Older age relates to worsening of fine motor skills: A population based study of middle-aged and elderly persons
Frontiers in Aging Neuroscience , Volume 6 - Issue SEP
Introduction: In a population-based study of 1,912 community-dwelling persons of 45 years and older we investigated the relation between age and fine motor skills using the Archimedes spiral drawing test. Also, we studied the effect of brain volume on fine motor skills. Methods: Participants were required to trace a template of a spiral on an electronic drawing board. Clinical scores from this test were obtained by visual assessment of the drawings. Quantitative measures were objectively determined from the recorded data of the drawings. As tremor is known to occur increasingly with advancing age, we also rated drawings to assess presence of tremor. Results: We found presence of a tremor in 1.3% of the drawings. In the group without tremor we found that older age was related to worse fine motor skills. Additionally, participants over the age of 75 showed increasing deviations from the template when drawing the spiral. Larger cerebral volume and smaller white matter lesion volume were related to better spiral drawing performance, whereas cerebellar volume was not related to spiral drawing performance. Conclusions: Older age is related to worse fine motor skills, which can be captured by clinical scoring or quantitative measures of the Archimedes spiral-drawing test. Persons with a tremor performed worse on almost all measures of the spiral-drawing test. Furthermore, larger cerebral volume is related to better fine motor skills.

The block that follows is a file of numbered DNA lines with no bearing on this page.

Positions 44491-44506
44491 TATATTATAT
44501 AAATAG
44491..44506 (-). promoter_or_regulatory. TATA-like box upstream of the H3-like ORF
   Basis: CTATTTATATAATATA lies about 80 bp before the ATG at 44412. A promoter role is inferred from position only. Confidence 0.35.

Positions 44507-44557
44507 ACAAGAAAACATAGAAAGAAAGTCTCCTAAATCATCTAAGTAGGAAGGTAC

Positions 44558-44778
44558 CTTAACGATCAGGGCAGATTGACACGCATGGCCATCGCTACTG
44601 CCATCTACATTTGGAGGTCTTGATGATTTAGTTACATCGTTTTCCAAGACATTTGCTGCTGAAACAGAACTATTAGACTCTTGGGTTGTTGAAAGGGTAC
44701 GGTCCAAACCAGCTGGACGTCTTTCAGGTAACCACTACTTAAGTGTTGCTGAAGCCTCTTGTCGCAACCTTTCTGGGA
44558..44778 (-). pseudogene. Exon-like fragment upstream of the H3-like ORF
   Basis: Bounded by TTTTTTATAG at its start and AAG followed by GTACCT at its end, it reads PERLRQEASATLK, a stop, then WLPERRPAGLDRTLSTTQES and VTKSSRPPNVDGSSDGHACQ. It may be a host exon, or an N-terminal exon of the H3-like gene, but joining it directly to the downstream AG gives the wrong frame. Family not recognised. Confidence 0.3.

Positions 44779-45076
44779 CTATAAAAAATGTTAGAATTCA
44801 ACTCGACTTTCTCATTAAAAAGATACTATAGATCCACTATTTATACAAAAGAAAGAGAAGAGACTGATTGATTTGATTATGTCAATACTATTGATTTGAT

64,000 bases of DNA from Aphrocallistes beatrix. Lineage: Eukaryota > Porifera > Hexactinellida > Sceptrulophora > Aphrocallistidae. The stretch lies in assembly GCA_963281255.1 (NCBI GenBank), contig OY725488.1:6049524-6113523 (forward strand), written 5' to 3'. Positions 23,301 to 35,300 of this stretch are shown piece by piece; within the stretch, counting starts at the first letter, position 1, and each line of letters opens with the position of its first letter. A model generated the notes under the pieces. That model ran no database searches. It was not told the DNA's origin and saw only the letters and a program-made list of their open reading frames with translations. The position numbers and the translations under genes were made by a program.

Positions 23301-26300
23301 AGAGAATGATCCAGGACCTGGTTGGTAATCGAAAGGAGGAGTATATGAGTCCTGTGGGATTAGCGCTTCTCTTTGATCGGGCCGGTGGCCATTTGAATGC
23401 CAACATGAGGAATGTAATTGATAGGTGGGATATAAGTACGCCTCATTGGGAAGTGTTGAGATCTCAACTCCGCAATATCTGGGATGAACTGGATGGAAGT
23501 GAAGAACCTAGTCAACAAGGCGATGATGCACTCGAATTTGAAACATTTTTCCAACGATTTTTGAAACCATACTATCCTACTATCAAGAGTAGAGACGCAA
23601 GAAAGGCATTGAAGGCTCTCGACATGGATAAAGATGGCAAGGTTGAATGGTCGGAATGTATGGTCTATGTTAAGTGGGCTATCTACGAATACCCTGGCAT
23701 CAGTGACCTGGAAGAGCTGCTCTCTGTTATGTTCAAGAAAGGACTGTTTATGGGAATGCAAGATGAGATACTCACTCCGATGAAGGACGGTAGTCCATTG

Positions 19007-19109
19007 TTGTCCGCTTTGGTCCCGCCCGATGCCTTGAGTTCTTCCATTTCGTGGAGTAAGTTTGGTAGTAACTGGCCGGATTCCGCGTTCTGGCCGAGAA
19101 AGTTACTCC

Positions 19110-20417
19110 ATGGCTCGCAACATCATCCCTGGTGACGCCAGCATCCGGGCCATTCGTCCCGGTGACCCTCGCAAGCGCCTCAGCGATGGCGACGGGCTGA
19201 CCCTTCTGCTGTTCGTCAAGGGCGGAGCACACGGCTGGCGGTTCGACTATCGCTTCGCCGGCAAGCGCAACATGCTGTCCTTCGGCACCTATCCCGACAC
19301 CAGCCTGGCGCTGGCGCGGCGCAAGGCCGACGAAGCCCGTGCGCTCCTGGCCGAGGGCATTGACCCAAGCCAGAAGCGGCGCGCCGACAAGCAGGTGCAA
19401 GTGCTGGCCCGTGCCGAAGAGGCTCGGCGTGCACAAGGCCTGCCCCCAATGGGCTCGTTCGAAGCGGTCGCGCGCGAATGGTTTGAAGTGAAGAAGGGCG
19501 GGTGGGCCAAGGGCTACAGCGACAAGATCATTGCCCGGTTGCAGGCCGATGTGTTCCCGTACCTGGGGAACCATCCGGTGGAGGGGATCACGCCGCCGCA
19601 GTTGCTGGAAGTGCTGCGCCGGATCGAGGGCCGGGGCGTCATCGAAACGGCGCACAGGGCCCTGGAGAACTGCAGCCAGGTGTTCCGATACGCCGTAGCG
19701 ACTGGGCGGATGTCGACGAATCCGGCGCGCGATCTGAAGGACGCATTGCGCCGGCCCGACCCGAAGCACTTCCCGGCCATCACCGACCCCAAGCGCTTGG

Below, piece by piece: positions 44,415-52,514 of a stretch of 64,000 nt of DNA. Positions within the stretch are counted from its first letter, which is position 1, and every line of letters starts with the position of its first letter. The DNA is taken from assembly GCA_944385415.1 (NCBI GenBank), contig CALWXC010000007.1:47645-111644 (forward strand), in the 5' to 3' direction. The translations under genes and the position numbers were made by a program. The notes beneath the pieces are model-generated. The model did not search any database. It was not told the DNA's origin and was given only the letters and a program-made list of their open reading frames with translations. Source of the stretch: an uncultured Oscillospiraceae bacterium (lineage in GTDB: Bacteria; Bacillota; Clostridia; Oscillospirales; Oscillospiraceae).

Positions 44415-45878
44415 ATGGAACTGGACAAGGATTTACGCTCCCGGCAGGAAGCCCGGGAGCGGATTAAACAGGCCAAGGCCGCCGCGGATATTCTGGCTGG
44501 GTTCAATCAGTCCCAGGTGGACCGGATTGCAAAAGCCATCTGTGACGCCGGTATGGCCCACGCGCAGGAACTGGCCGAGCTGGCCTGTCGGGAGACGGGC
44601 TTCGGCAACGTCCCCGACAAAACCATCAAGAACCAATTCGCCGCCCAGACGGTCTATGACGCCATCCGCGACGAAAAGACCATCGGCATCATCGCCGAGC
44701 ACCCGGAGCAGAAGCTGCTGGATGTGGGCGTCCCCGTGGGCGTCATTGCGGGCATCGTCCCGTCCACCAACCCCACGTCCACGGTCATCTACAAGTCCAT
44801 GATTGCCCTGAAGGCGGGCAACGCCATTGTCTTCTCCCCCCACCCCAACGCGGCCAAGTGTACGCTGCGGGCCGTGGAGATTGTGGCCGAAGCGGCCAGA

|Cerebellum, Cerebrum, Elderly, Fine motor skills, Magnetic resonance imaging, Middle aged, Population-based, Spiral drawing|
|Frontiers in Aging Neuroscience|
|Organisation||Department of Radiology|
Hoogendam, Y.Y, van der Lijn, F, Vernooij, M.W, Hofman, A, Niessen, W.J, van der Lugt, A, … van der Geest, J.N. (2014). Older age relates to worsening of fine motor skills: A population based study of middle-aged and elderly persons. Frontiers in Aging Neuroscience, 6(SEP). doi:10.3389/fnagi.2014.00259